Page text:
Our favorite hospital resto finally opened a standalone
Now everyone can try Floating Island’s “blood test special” beef tapa and their original Pancit Maria
- Floating Island
- Filipino, Comfort Food
- 2F Ayala Malls The 30th, 30 Meralco Ave., Pasig City
- 11 a.m. to 9 p.m., Sundays to Thursdays, 11 a.m. to 10 p.m. Fridays and Saturdays
- 635-4814, 0922-8783360, 0945-1544655
- View Branches
Going to the hospital sucks.
It either means you’re sick, you got into an accident, you’re giving birth (which is a cause for celebration, but only after the pain of labor and delivery), or worse, you’re dying. Or, you know someone who is.
But if you go to Makati Med, somehow, these trying times become a little more bearable for both patient and their visitors. The consolation is in the form of a simple, home-style restaurant called Floating Island.
A lot of people have great memories at Makati Med, mostly because of this restaurant. Try it: Mention Floating Island at Makati Med to someone, and I’m sure a majority will share with you at least one memory they’ve had there. It’s just that iconic.
In case you haven’t heard yet (maybe you live under a rock, or maybe you’re just not a northerner), Floating Island has opened their second branch—after nearly 50 years of being in the business—at Ayala Malls The 30th in Pasig.
We had a chat with Alex Revilla, the second generation head of Floating Island’s management, and here are a few interesting details we’ve heard.
1. It was named Floating Island because of its original structure—a literal floating “island” jutting out of the building. There were no pillars supporting the island of the restaurant.
2. Most of the current staff are from the second and third generation of the original owners and staff.
3. Floating Island has never used advertisements or marketing. Its popularity has all been word of mouth, so they say. But with all the stories of people just seeing the name and suddenly having flashbacks of their youth and days spent visiting Makati Med, it’s easy to believe.
4. Unlike other restaurants that constantly need to come up with new dishes to keep up with the changing trends and people’s tastes, Floating Island finds that they have to keep reverting back to their old repertoire.
Revilla says a lot of people complain when they try to change up how they serve their dishes. For example, removing the slices of toast that usually come with a serving of pancit has earned them a number of complaints. If there’s anything that trial proved, it’s that Filipinos love their carbs. A lot.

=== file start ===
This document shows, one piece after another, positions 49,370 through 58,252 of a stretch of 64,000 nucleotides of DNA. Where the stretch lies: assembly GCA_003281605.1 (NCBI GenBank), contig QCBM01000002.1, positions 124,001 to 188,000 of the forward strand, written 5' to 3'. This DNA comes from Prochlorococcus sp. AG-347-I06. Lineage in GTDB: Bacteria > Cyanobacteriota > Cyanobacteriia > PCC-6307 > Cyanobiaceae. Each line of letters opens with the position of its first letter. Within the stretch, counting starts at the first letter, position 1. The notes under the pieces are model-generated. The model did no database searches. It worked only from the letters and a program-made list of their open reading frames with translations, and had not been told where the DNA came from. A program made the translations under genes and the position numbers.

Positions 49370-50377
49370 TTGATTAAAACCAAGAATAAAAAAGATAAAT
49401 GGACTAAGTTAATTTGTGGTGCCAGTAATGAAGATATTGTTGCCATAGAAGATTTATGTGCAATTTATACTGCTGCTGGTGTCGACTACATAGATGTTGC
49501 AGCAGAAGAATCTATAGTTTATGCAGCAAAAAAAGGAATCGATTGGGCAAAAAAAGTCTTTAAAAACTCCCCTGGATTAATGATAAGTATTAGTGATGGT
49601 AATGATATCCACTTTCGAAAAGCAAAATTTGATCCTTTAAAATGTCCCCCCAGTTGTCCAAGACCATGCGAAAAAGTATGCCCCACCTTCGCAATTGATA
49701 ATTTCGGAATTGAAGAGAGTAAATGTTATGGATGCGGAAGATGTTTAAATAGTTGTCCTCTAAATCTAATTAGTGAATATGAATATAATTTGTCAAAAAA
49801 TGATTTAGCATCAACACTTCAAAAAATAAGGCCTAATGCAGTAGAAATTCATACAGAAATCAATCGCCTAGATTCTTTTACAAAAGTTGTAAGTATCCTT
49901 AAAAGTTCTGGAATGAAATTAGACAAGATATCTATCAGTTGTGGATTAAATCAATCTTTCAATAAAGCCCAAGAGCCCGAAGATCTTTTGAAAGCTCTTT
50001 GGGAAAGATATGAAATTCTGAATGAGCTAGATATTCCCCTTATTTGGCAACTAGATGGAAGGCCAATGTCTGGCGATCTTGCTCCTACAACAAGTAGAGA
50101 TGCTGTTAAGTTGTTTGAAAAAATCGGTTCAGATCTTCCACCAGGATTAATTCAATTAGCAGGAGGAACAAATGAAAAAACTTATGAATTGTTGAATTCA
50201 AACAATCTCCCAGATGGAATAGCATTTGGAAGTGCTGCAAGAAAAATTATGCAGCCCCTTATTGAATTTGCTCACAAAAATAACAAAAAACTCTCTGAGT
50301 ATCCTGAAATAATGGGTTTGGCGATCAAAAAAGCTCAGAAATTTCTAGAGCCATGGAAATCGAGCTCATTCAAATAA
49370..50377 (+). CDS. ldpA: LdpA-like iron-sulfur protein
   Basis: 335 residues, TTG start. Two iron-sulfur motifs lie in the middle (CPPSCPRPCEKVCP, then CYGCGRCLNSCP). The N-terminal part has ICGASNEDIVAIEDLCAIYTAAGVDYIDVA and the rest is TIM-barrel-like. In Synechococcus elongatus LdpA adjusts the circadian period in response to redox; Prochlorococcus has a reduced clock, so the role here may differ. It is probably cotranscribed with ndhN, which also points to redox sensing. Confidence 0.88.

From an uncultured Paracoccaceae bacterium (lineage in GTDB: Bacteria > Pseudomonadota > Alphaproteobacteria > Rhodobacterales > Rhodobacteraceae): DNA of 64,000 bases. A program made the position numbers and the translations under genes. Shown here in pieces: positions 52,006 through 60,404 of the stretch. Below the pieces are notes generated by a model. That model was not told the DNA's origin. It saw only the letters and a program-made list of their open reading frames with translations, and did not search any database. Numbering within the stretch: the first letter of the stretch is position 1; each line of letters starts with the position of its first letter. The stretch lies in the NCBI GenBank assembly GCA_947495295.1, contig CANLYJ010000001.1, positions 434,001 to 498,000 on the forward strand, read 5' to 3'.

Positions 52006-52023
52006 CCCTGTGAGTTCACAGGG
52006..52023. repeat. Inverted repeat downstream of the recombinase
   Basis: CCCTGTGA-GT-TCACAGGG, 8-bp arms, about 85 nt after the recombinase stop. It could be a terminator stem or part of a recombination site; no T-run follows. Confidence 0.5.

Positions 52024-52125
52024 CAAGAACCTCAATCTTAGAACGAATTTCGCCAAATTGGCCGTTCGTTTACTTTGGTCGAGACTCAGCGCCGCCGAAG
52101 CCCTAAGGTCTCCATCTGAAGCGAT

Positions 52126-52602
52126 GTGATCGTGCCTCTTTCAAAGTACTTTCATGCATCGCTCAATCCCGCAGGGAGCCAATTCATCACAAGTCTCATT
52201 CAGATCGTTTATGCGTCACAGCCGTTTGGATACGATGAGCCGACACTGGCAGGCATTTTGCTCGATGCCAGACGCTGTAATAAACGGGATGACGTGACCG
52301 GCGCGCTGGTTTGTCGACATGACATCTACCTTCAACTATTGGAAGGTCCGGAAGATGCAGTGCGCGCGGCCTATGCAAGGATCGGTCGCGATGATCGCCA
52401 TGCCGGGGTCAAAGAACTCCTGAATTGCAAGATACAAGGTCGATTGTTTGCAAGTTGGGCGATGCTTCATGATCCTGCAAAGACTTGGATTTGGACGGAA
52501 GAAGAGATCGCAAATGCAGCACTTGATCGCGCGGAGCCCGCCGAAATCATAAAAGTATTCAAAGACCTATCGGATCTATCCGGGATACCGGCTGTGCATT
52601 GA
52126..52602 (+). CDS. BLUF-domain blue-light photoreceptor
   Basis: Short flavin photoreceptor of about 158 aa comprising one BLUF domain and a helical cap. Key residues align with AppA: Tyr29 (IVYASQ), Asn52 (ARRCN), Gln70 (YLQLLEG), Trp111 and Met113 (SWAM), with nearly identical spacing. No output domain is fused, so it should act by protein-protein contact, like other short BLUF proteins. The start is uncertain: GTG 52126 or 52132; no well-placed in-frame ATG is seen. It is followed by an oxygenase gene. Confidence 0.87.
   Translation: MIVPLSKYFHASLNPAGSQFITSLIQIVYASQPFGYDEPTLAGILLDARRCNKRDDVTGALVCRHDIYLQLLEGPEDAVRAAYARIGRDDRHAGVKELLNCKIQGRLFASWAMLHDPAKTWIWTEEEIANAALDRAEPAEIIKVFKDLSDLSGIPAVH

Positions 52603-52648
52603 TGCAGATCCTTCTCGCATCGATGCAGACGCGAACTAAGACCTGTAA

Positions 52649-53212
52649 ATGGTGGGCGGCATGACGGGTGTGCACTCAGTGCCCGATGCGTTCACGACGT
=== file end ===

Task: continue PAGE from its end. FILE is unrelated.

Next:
5. After almost 50 years, Floating Island is getting a makeover. The homey, contemporary feel of Floating Island at Ayala Malls The 30th will soon be carried over to the original branch. Don’t worry, it’s just a facelift—the food we all know and love will stay the same.
6. You’ll never find noodles like the ones they use in their Pancit Maria in other restaurants. Never. Because they have a special supplier for it.
You know how some noodles really make you feel that they’re carbs? How a forkful immediately feels sinful? Well, that’s not the case with the Pancit Maria. It uses thin, flat noodles, like thinner fettuccine, but with a lighter consistency that doesn’t make you feel as bloated. Well, at least that’s what it felt like to me.
Do you have any Floating Island secrets or memories? Favorite dishes? Let’s reminisce together. Share them with us in the comments.
Their Dagupan boneless bangus is big enough to share with around three people. Pair it with the kilawing puso ng saging.
Remaking the ice candy of our childhood at home sans plastic
Cai Be is a taste of a home cooked Vietnamese family tradition
At Japanese restaurant The Kushi Bar, rum is a key ingredient
Look: Biggest FamilyMart in PH to have 40-seater eatery, co-working space, and Zen garden
This restaurant famous for their HK roast goose is now in Power Plant and San Juan